AUTHOR:
Kate T.

DATE:
May 17, 2016

CATEGORIES:
Success from the Start

READING TIME:
2 minutes

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3 Rules for Sending A Thank You After an Interview

AUTHOR:
Kate T.

DATE:
May 17, 2016

CATEGORIES:
Success from the Start

READING TIME:
2 minutes

It is a best practice to send a thank you after an interview or networking session. But sometimes knowing what to say and how and when to say it can be confusing.

Saying thank you without appearing like you’re begging for a job is often a fine line. To help ensure you don’t cross that line, here are three rules to follow when saying thank you:

  1. Always send a follow-up after meeting with a company representative.

An email or hand-written thank you note is appropriate in this setting.

Often a paper thank you note is more memorable than an email because of the number of emails employees receive on a daily basis. But, if the hiring process is moving quickly, email is the best option. Either way, a thank you note is always appreciated, no matter what form it takes.

An email should be sent 24-48 hours after the interview or meeting.

A hand-written thank you note should be received within three to five business days. Before you leave the office, ask the receptionist for your interviewer’s full name. Or, during the interview ask for a business card. Write your thank you note as soon as possible after your interview and drop it into a mailbox. Remember to use professional stationery with neat penmanship.

No matter which format you choose, personalize the note to what was discussed in the interview or meeting. Create one for each interviewer to acknowledge the time spent with you.

Make notes in your portfolio throughout your interview about points you could refer to as you are writing your thank you note. Whether you say thank you for answering a burning question you had or for taking time out of their day to interview you, there is always something you can be thankful for.

  1. Always send a follow-up if you meet someone at a career fair, networking event, or just for general career advice.

An email or hand-written thank you note is also appropriate in these situations.

It is important to relate your email or hand-written note back to the conversation you had with this particular person. If the person gives you a business card, write down bullet points to use later in your thank you. You can do this after you finish the conversation.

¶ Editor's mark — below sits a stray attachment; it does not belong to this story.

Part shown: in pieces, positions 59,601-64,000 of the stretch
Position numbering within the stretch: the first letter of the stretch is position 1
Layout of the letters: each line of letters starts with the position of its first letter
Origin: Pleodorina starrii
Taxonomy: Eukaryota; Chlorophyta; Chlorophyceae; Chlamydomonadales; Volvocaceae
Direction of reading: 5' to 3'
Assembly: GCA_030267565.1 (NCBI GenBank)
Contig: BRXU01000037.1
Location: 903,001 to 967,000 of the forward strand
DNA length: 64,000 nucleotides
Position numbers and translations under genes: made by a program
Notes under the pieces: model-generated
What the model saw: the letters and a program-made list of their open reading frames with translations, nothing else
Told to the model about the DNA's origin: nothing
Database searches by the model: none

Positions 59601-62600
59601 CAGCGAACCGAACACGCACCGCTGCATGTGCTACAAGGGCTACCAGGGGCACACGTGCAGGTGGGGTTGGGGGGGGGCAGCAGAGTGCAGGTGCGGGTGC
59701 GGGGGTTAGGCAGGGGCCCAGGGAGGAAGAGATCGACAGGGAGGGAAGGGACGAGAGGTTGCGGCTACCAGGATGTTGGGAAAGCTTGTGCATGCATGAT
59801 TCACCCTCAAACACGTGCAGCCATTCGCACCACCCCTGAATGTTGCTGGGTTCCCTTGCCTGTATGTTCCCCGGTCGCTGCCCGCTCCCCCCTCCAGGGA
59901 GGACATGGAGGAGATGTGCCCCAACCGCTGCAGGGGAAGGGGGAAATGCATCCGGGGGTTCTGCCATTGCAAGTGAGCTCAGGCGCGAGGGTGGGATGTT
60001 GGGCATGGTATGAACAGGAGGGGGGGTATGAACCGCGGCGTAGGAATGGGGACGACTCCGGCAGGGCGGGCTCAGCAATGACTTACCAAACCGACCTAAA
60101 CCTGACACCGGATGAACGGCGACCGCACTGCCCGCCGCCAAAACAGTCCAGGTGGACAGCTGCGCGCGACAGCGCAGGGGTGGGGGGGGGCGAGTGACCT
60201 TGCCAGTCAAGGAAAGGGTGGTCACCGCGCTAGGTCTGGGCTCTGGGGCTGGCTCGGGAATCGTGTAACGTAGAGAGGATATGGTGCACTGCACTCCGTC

Even if you were just networking or asking for career advice, you never know when a door might be opened and an opportunity arises. A thank you may help bring you to top of mind for an open position.

  1. Proofread, proofread, and proofread again!

Remember, you are attempting to get a position; you need to put your best foot forward. Reading and rereading what you wrote is always a good idea – especially when you are speaking with a potential future employer.

Before you write a paper note, type what you want to say into an application with spell-check. If you are sending an email, send a copy to a friend first to read and edit.

Taking these extra steps will help you avoid looking unprofessional, such as using the wrong form of “there” or “your.” They’ll also help you organize your thoughts so your note is more personal and relevant.

Following these three rules will make it easier to say thank you and help you stand out. You never know, it might just be the thing to land you that job!


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Kate T.

Kate is a graduate of Ohio University, where she studied Communication Studies. She now works as a Corporate Recruiter in Dayton, Ohio. She is an expert on corporate life, as she works with the Reynolds summer internship program and teaches business etiquette courses to college students. After work hours, Kate participates in the cornhole league, finds creative outlets for her DIY skills, and enjoys traveling to new places.